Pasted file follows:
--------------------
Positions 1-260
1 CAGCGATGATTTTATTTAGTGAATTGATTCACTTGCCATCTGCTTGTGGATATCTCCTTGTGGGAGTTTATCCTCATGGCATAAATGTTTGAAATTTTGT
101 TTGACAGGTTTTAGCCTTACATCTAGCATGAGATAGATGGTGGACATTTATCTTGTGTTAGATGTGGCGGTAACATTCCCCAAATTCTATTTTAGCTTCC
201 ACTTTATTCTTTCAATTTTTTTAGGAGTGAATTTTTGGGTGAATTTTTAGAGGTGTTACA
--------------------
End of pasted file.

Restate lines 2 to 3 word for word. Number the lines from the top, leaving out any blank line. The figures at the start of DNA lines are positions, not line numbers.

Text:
1 CAGCGATGATTTTATTTAGTGAATTGATTCACTTGCCATCTGCTTGTGGATATCTCCTTGTGGGAGTTTATCCTCATGGCATAAATGTTTGAAATTTTGT
101 TTGACAGGTTTTAGCCTTACATCTAGCATGAGATAGATGGTGGACATTTATCTTGTGTTAGATGTGGCGGTAACATTCCCCAAATTCTATTTTAGCTTCC